AI and Automation News Roundup

AI and Automation News Roundup

3 min read

From exciting, new applications to electrifying tech innovations, the twin fields of artificial intelligence and automation are evolving every day. If you missed the latest developments making the news, we have you covered. Here’s a quick recap of the top three AI and automation stories worth knowing.

What CX Leaders will be Talking About on World CX Day 

October 4 is World CX Day—a day to celebrate CX professionals and recognize important innovations impacting the industry. This year’s theme is “CX Drives Success,” and it’s easy to see why.  According to a recent report, covered by the MIT Technology Review, 87% of respondents identified CX as a strategic differentiator of their brand. And with advances in CX technology, including conversational AI and automation, analysts and experts agree that digital CX will become a competitive battleground for more businesses (and startups in particular). 

Just how will companies explore how CX drives success? Through roundtables, educational sessions and open community events, like Uniphore’s CX Day LinkedIn Live discussion (October 4 at 10 a.m. PST). In addition to discussing new and emerging CX trends and technology, much of this year’s agenda will focus on agent experience—specifically the challenges of remote/hybrid work as well as the ongoing effects of the Great Resignation

Starbucks to Invest Millions in Automation and Employee Experience

Last month, Starbucks revealed its future business and leadership strategy during its much-anticipated Investor Day. While customers may eagerly await the brand’s redesigned Cold Beverage Station, investors are no doubt more interested in the

$450 million invested in equipment automation.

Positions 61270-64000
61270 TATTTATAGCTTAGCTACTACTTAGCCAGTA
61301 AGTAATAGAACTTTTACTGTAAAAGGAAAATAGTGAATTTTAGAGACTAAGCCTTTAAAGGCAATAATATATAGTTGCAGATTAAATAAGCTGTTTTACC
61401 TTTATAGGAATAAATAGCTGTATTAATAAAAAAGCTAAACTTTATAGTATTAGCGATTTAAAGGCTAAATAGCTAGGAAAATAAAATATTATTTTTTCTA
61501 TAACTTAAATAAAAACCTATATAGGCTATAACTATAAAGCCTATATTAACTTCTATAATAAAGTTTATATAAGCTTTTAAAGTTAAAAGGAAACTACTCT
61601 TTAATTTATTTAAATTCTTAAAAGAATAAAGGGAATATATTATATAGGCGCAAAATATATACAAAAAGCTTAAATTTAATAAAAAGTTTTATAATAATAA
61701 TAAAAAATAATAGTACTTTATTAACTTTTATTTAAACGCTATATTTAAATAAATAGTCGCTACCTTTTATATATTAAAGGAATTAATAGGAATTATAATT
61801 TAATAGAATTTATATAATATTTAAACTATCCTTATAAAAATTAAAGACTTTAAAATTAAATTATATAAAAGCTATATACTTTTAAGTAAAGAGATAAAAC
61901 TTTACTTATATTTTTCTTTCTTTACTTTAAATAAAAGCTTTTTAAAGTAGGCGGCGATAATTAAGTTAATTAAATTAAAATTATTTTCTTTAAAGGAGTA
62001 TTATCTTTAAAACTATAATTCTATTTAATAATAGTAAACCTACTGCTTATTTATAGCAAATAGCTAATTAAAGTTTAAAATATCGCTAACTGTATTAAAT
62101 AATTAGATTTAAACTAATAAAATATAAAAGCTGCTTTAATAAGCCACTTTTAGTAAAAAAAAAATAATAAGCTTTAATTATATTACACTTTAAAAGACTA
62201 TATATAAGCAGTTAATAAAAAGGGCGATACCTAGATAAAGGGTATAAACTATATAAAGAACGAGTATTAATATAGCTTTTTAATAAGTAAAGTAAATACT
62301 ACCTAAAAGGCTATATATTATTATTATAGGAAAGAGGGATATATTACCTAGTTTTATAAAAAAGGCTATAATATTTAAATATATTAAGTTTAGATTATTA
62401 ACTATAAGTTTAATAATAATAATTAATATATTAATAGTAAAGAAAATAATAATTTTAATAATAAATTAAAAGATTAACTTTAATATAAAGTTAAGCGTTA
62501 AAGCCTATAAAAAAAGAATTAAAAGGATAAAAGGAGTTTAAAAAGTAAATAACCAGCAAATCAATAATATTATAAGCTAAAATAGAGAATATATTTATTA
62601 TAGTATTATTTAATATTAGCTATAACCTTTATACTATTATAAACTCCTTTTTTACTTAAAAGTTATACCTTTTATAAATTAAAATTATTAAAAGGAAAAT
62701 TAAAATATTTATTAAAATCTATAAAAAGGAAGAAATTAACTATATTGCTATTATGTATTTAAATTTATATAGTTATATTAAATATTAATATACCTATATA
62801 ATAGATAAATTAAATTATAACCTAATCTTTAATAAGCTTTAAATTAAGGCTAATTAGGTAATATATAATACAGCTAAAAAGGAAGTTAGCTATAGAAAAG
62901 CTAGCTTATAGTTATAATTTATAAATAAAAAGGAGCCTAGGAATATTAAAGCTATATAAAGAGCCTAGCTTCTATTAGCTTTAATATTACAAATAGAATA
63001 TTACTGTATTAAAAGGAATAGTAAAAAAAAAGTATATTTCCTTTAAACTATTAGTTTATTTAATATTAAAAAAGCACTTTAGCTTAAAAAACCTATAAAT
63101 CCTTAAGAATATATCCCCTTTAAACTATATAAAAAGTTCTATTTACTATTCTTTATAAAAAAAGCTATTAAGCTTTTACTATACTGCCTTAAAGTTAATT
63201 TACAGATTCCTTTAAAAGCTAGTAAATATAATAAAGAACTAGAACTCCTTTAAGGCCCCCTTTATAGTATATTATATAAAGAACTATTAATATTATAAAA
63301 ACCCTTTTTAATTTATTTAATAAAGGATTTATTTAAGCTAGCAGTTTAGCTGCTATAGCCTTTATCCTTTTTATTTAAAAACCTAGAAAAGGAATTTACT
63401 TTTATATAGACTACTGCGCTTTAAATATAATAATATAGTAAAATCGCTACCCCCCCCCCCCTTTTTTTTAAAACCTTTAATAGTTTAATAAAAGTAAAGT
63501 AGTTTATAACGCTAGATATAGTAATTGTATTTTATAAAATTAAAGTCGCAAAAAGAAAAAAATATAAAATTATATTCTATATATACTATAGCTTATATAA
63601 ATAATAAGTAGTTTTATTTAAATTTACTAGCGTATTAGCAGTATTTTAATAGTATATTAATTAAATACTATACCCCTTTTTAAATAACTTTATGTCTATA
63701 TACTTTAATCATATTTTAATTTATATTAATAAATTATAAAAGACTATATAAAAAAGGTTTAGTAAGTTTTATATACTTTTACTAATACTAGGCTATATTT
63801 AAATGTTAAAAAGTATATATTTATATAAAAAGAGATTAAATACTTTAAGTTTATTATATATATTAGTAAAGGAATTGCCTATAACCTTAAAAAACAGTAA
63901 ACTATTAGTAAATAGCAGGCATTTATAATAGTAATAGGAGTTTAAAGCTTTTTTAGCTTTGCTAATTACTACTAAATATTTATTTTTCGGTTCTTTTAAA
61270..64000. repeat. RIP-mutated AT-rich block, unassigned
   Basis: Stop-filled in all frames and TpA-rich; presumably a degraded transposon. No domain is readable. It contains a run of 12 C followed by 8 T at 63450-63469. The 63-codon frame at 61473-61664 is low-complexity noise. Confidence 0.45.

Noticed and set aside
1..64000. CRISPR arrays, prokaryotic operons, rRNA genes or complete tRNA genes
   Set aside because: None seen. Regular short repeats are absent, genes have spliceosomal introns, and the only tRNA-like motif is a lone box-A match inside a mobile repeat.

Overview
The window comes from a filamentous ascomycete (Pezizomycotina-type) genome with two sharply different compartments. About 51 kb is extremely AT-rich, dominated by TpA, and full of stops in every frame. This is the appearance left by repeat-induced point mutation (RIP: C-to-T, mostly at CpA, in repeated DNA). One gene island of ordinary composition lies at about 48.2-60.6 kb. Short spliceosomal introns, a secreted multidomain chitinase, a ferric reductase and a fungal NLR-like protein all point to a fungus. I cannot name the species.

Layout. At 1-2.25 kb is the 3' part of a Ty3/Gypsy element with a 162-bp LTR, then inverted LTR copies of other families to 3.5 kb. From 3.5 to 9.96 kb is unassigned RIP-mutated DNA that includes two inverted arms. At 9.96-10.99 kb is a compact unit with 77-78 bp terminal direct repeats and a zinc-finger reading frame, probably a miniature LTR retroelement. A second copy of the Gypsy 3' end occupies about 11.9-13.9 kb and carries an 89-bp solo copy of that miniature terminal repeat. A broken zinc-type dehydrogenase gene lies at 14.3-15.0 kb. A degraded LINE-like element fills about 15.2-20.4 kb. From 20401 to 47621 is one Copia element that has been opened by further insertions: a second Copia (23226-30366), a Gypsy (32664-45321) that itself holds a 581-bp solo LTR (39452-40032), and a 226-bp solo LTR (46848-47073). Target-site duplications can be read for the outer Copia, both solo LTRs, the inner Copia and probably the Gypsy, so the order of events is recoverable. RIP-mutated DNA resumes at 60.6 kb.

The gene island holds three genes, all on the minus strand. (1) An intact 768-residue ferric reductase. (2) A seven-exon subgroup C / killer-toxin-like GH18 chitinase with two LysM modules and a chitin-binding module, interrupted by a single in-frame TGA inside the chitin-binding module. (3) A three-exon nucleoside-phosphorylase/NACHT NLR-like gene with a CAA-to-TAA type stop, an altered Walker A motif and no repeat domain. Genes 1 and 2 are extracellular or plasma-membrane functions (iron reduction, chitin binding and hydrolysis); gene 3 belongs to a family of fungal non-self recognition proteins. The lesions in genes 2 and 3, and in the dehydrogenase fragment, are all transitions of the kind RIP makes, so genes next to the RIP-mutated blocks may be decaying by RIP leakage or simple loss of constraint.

According to Nation’s Restaurant News, the new automated system promises to cut the time it takes to make a Frappuccino from nearly a minute and a half to roughly 30 seconds by adding an automated ice dispenser and whipped cream dispenser. 

The move is seen as both an opportunity to increase efficiency as well as improve employee experience, which has become a hot button issue after more than 200 of its 9,000 stores unionized. According to The New York Times, the automated technology is designed to simplify complex drink preparation tasks and allow baristas to focus more on customer interactions than on manual processes. Starbucks Chief Technology Officer, Deb Hall Lefevre, was quick to point out that the machines, however, would not be replacing human workers anytime soon. “We will never replace our baristas,” she said. “Rather, our job is to automate the work and simplify it so that their job is easier.”

AI-Generated Art is Gaining Appeal—and Raising Questions

Digital art is nothing new. However, up until recently, such artwork was largely rendered by human artists working on digital programs like Photoshop. That’s changed within the past few years. As artificial intelligence tools become more sophisticated, their applications have likewise become broader. This includes applications that generate art based on code rather than creative technique. Earlier this month, game designer Jason Allen created a buzz when his AI-created artwork, “Théâtre D’opéra Spatial”, took first prize in the “Digital Arts/Digitally Manipulated Photography” category of the Colorado State Fair. 

Allen used the popular text-to-image AI generator Midjourney to create his winning piece. According to The New York Times, apps like DALL-E 2 and Midjourney are built by scraping millions of images from the open web, then teaching algorithms to recognize patterns and relationships in those images and generate new ones in the same style. In the case of Midjourney, a commercial product only a few months old, users enter text prompts that engage an AI-powered bot to source imagery from a database of tens of thousands of graphics cards.  

“Théâtre D’opéra Spatial” sparked controversy when a Twitter post accused him of being deceptive in his submission. Allen defended his artwork, saying he was explicit in describing the tool he used and accusing critics of overlooking his human input in their attack of the technology. “I made the prompt, I fine-tuned it for many weeks [and] curated all the images,” Allen said.

It shouldn’t be an indictment of the technology itself. The ethics isn’t in the technology. It’s in the people.

Bonus Video: Debunking the Myth of Conversational AI in the Contact Center

Zeus Kerravala from ZK Research joined us on the most recent webinar titled “Leveraging Conversational AI to Turn the Great Resignation into the Great Opportunity” and shared his most common heard contact center and AI myth and how he would debunk it: 

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